White privilege is never having been asked to imitate a Vietnamese accent. (Wow when did that happen Kumari?) Pretty often in the 80s. Yup, pretty often back when  I remind my college dorm mates of the actresses they see weekly on M*A*S*H. They just delight in asking me to “do the accent.”  Cringe worthy moment? Apparently not, they ask more than twice. They ask a lot and for the record I’m not Vietnamese.

“Hey! The world was this way when I got here! What can I do about it?”

So glad you asked. My point is, and I do have one, is that when you are in the one-up position You have the ability to harm someone merely by doing nothing. You know, like the time I was at the Fiesta Days and I couldn’t get me a raffle ticket. I couldn’t get the vendor to acknowledge me when I said “hi.” She didn’t ask me to get lost. She just – didn’t – didn’t make eye-contact, didn’t respond, didn’t engage. If you never had trouble getting a raffle ticket – That. That’s some white privilege for you. Thank you very much.

In the 90s I work at an institution that weights raises on customer service. As a non-white person in an all white neighborhood speaking to the locals as an equal is interpreted as discourteous. God forbid the times I have to deliver bad news. . . .Your account’s overdrawn. You bounced a check. Your account’s been closed. etc. The customers complain. One accuses me of taking a job her daughter ought to have had. My poor manager hears I’ve been “rude/impolite/inappropriate.”  While the first one, an hefty white lady from Bakersfield makes apologies for me behind my back, my second manager, a Vietnam war veteran, steadfastly retorts “No.” He backs me by saying, “She wasn’t rude. How do I know? Kumari is never rude to any one.”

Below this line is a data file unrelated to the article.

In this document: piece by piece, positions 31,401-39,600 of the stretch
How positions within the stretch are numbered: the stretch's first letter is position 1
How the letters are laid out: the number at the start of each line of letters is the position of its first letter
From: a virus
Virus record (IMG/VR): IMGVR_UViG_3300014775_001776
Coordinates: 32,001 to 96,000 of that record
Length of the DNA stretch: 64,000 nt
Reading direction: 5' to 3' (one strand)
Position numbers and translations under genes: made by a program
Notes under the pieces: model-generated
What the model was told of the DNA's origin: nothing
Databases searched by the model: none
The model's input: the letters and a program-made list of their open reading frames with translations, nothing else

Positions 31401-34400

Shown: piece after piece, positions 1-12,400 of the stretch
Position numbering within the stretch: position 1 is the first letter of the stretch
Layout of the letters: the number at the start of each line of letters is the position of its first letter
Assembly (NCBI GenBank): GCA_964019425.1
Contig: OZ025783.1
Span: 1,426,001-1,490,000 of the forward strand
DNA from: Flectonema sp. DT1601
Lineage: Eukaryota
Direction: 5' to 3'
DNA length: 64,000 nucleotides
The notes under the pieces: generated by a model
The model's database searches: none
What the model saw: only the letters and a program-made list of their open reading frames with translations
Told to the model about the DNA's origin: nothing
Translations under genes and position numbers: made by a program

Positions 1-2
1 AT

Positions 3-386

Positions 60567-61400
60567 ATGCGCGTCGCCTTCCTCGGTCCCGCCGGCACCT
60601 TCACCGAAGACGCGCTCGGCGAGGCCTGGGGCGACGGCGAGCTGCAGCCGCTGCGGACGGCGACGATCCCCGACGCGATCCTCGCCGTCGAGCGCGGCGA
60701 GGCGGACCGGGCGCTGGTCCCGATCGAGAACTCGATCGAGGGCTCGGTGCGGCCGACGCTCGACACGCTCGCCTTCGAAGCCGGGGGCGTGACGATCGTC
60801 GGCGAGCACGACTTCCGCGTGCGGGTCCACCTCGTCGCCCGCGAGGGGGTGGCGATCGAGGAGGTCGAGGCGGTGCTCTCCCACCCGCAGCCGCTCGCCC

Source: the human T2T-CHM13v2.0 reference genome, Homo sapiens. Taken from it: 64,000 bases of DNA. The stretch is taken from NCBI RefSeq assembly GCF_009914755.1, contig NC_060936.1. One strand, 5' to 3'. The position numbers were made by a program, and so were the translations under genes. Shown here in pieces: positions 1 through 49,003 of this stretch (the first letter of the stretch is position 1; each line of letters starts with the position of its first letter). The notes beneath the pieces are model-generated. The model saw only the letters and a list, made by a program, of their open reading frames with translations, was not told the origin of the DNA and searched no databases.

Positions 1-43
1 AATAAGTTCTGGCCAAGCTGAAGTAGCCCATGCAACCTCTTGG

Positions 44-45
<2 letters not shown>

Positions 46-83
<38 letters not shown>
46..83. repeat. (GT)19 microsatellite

If you never need an ally, good for you. Consider yourself privileged.

I despair of shopping at Trader Joe’s in Bakersfield after “it” happens eleven too many times. One should have been enough, but I like some of their products and all of their prices. What is “it”? Standing in line while the person in front of me yaks and yaks: not the problem. The problem? Having the cashier upon reaching me either a) close with out comment b) ring me without eye contact, without comment or c) have the cashier begin conversation with someone else while ringing me up, to thus avoid acknowledging my presence. I certainly deem my self snowflake to quit patronizing them after one or two experiences. But after the 7th I had to ask myself why I was giving them my hard earned money. Lassen’s is more expensive, but the employees speak to me like I am a regular person.

An irregular person being? I think it’s irregular to shoot / bomb / harm other people unprovoked. Hatred is a feeling that ought to be specified not generalized. We shouldn’t hate people we don’t know precisely because we do not know them. For myself I find I like people exactly as much as I decide to. Sometimes, bless my heart, I actually like people who don’t like me at all. I’m bonehead that way. I sort of don’t always get when people don’t like me. I figure they’re just shy. Afraid of me because they never seen anyone like me. I get that. I get that a lot.

Now y’all play nice!

Sat Nam